Four Steps To My Future (4STMF): acceptability, feasibility and exploratory outcomes of a universal school‐based mental health and well‐being programme, delivered to young adolescents in South Africa in Child and Adolescent Mental Health

First published: 13 July 2023



Mental health disorders affect many children in South Africa, where vulnerability is high, and treatment is limited. We sought to determine the feasibility and acceptability of a universally delivered classroom-based programme for the promotion of mental health in young adolescents.


We pilot tested an 8 session, cognitive-behavioural therapy-based programme, 4 Steps To My Future (4STMF) in two schools. Participants were grade 5 learners (n = 222; Meanage = 10.62 (Standard deviation = 0.69)). 4STMF was delivered in class time by trained psychology postgraduates. Feasibility (rates of parental opt-out, child assent, assessment completion at baseline and follow-up, programme completion, session attendance and programme fidelity), acceptability (teacher feedback and focus groups with learners), as well as demographic data and data on a battery of a psychological measures were collected at baseline, postintervention and at one-month follow-up.


Most eligible learners at both schools agreed to participate (85% – school 1; 91% – school 2) with more than 80% completing postintervention measures. Learner session attendance and programme fidelity were high. Teachers rated facilitators highly on confidence, preparedness, enthusiasm and classroom management and observed children to be enjoying the programme. Focus group data suggest that learners liked the programme, could recall the content and had shared some of the content with their family. An exploratory analysis of outcomes showed significant pre–post differences on self-esteem at school 1 and on emotion regulation at school 1 and school 2, maintained at follow-up.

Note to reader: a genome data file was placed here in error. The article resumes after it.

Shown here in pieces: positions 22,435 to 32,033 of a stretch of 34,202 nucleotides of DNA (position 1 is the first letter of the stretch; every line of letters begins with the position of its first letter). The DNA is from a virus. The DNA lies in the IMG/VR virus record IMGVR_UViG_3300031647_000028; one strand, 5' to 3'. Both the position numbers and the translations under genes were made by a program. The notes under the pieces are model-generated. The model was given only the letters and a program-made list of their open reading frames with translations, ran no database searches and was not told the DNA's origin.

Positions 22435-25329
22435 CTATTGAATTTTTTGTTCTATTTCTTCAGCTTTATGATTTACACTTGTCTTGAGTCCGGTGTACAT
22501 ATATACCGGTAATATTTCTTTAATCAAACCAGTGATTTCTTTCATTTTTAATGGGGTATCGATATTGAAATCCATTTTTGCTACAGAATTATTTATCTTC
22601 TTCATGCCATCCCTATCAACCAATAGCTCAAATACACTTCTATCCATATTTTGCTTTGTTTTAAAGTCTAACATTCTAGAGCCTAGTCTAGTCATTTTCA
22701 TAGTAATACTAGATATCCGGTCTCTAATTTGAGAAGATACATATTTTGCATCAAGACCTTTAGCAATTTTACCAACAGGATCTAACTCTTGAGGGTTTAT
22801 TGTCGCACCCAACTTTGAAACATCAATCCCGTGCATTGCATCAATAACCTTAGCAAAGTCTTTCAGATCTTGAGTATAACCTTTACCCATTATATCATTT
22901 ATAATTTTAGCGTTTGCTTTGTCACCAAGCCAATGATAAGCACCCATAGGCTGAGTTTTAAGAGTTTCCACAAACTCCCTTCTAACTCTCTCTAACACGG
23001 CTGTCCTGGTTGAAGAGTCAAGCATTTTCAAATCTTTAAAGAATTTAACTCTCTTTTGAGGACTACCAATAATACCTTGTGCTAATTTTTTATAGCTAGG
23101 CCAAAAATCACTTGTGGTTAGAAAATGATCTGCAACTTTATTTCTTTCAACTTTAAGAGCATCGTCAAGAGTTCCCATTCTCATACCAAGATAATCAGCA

This pilot study has shown that 4STMF can acceptably and feasibly be delivered, at classroom level, as a universal school-based prevention programme to young adolescent learners in South African primary schools. The programme could fit in with school context, could be delivered by nonspecialists, showed significant improvements on self-esteem and emotion regulation and was liked by the learners.

Key Practitioner Message

What is known?

  • Common mental disorders like anxiety and depression are preventable through early intervention.
  • Universal school-based prevention interventions for mental health have been delivered to good effect in high-income settings, but comparatively less is known about this in low- and middle-income settings like South Africa.

What is new?

  • We have demonstrated that it is feasible and acceptable to deliver a universal school-based prevention programme at classroom level to young adolescents in an LMIC setting.
  • We have also shown that the programme can be flexibly delivered.

What is significant for clinical practice?

  • Delivery of programmes aimed at prevention of mental health conditions is possible and can be done at school level among young adolescents.
  • Delivery of these programmes can be done by nonspecialists, which may alleviate the burden of patient load on public health care facilities.